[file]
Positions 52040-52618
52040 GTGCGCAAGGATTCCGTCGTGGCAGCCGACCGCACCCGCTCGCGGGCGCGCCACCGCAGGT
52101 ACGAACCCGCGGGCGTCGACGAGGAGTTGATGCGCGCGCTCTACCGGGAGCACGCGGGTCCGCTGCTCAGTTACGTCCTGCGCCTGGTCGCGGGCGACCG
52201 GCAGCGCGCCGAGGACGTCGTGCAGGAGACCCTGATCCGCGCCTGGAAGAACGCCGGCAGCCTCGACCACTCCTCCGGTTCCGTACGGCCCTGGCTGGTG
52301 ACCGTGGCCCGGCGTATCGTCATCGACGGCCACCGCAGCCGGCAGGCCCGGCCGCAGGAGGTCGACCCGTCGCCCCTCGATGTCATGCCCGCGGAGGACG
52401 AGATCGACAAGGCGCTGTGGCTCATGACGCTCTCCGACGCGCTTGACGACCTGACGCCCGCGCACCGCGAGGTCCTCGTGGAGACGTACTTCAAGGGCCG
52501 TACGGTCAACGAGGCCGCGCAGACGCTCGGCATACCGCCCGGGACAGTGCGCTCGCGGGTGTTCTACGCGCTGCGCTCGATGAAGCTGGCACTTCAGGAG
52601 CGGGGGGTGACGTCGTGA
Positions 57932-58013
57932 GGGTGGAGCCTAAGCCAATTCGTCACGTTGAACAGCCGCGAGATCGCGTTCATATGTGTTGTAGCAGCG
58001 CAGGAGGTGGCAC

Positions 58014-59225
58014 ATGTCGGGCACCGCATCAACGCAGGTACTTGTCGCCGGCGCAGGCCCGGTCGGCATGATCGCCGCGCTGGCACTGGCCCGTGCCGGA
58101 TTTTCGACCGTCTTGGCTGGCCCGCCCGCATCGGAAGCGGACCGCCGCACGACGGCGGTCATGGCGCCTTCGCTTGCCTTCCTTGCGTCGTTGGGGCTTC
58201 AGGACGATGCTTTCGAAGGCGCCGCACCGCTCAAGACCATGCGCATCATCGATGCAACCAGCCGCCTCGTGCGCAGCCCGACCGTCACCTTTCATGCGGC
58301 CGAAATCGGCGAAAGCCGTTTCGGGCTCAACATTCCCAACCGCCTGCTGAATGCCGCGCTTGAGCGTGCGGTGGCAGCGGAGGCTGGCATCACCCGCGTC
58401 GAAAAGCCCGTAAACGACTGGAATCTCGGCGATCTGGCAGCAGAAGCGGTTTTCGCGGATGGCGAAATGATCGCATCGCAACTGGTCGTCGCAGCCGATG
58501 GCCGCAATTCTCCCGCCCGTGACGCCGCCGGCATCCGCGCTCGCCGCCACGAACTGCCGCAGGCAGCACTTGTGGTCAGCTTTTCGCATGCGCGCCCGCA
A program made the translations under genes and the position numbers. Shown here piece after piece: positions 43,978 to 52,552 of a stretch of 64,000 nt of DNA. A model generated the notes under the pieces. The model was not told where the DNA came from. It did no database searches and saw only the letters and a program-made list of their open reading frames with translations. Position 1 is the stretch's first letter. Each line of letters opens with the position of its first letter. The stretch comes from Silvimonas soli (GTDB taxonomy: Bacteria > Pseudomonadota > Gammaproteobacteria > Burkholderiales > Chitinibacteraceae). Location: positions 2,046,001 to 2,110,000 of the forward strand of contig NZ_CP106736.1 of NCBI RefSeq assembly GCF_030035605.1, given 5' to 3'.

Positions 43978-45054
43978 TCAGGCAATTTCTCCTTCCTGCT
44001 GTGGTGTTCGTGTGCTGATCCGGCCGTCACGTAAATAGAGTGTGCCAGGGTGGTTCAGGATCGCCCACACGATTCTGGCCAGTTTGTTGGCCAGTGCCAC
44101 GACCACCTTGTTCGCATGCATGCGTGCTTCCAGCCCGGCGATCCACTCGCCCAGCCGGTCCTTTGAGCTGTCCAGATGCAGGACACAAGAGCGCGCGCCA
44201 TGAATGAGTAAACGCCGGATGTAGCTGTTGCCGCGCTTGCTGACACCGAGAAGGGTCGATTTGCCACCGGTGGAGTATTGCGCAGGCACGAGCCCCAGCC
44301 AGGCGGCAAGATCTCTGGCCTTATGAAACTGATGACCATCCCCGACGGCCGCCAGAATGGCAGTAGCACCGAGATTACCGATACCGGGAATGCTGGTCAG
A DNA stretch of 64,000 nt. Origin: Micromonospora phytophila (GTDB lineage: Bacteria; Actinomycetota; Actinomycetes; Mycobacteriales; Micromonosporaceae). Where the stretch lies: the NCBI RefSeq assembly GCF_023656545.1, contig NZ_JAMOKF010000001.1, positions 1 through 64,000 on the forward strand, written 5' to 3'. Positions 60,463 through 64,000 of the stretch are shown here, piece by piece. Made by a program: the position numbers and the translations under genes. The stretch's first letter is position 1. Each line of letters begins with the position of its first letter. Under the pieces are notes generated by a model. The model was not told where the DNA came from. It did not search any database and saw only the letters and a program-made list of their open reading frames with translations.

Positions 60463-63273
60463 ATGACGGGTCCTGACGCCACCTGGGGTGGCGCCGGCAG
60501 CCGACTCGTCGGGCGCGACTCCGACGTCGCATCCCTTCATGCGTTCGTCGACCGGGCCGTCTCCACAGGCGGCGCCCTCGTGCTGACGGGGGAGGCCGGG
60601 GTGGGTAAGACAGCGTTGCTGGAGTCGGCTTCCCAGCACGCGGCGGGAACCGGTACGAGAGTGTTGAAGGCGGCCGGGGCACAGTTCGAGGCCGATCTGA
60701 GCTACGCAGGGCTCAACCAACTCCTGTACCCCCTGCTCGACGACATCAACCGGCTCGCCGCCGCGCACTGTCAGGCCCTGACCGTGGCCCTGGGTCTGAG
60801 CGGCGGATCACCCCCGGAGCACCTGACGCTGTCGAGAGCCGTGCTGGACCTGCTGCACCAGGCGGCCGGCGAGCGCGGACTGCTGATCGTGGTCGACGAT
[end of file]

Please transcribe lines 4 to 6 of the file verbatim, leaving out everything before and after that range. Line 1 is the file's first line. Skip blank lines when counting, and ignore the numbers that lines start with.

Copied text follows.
52201 GCAGCGCGCCGAGGACGTCGTGCAGGAGACCCTGATCCGCGCCTGGAAGAACGCCGGCAGCCTCGACCACTCCTCCGGTTCCGTACGGCCCTGGCTGGTG
52301 ACCGTGGCCCGGCGTATCGTCATCGACGGCCACCGCAGCCGGCAGGCCCGGCCGCAGGAGGTCGACCCGTCGCCCCTCGATGTCATGCCCGCGGAGGACG
52401 AGATCGACAAGGCGCTGTGGCTCATGACGCTCTCCGACGCGCTTGACGACCTGACGCCCGCGCACCGCGAGGTCCTCGTGGAGACGTACTTCAAGGGCCG